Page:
By Holly Wiles

When Josh Cavallo made the decision to come out as gay this October, he became the ONLY openly gay top-tier footballer in the world. The 21-year-old Australian footballer who plays for Adelaide United bravely came out through a video he shared across social media, which then made its way across the world. Cavallo’s decision was not an easy one to make, especially in a sport that is often a toxic male orientated profession across the world. Football has always had a history of being less than accepting in many respects, whether this is fans or the governing bodies, the sport is one tied up in a complicated history when it has come to people being able to live their truth.

Over the years there have been footballers who have come out at LGBTQ+ however they often came out after retirement. For Josh Cavallo however, the stress of ‘living a lie’ everyday became too much, so he made the decision to speak up, and pave the way for both present and future football players and athletes to live and love however they wish.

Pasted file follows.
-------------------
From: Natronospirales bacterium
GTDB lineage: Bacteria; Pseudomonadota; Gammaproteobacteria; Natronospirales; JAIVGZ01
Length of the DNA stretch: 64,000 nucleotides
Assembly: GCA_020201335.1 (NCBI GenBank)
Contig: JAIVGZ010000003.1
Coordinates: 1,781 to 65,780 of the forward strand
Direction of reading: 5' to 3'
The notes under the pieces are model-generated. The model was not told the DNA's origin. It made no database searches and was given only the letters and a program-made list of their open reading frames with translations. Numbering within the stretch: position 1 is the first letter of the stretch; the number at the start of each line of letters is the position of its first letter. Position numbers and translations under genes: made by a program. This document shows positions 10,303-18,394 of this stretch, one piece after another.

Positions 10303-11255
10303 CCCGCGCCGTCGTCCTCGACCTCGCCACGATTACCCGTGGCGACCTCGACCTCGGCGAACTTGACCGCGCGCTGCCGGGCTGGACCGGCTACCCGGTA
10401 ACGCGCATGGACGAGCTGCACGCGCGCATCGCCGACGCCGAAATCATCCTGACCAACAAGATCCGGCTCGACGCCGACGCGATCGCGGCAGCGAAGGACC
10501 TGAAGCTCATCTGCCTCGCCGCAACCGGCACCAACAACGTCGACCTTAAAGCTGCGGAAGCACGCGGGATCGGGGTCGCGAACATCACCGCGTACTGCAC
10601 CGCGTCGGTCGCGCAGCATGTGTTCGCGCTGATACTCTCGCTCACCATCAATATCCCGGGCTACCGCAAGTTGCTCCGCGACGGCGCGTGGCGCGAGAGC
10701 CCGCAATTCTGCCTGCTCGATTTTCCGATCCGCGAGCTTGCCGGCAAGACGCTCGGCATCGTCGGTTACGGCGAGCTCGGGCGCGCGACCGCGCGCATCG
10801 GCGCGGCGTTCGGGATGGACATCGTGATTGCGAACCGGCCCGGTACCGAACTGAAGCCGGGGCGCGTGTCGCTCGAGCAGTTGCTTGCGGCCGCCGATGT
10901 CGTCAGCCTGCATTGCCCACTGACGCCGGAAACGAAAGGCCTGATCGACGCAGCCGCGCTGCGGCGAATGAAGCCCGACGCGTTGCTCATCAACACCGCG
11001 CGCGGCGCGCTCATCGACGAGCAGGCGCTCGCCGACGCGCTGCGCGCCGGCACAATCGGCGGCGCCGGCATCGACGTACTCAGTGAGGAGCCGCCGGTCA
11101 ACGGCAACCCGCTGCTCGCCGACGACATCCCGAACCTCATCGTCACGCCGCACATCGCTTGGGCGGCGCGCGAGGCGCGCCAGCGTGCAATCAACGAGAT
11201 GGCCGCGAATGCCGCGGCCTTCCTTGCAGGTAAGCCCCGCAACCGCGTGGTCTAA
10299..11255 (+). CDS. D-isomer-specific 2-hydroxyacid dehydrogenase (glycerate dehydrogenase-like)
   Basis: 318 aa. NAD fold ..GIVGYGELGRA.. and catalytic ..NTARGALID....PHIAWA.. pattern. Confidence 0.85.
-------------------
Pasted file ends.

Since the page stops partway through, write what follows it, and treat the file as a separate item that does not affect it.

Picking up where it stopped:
The 21-year-old gained support from other top tier professional footballers such as Barcelona player Gerard Pique who stated, “I don’t have the pleasure to know you personally, but I want to thank you for this step that you take.” Cavallo has gained support from major football players from across the world including England stars such as Dominic Calvert-Lewin and Tyrone Mings. The support from players has amplified Cavallo’s story.

Cavallo’s decision was a huge step forward in making football a more equal and safe profession, yet there is still long way to go before people become more accepting of footballers coming out as LGBTQ+. We’re starting to see small steps such as pride arms bands worn by players as part of the Rainbow Laces campaign, alongside general support for the community from mainstream players. But this is just the start. Work needs to be done at a systemic level in all footballing bodies across the world to make coming out a normal part of the football. Hopefully one day soon it will become more widely accepted in football, but there is still much more work to be done until then.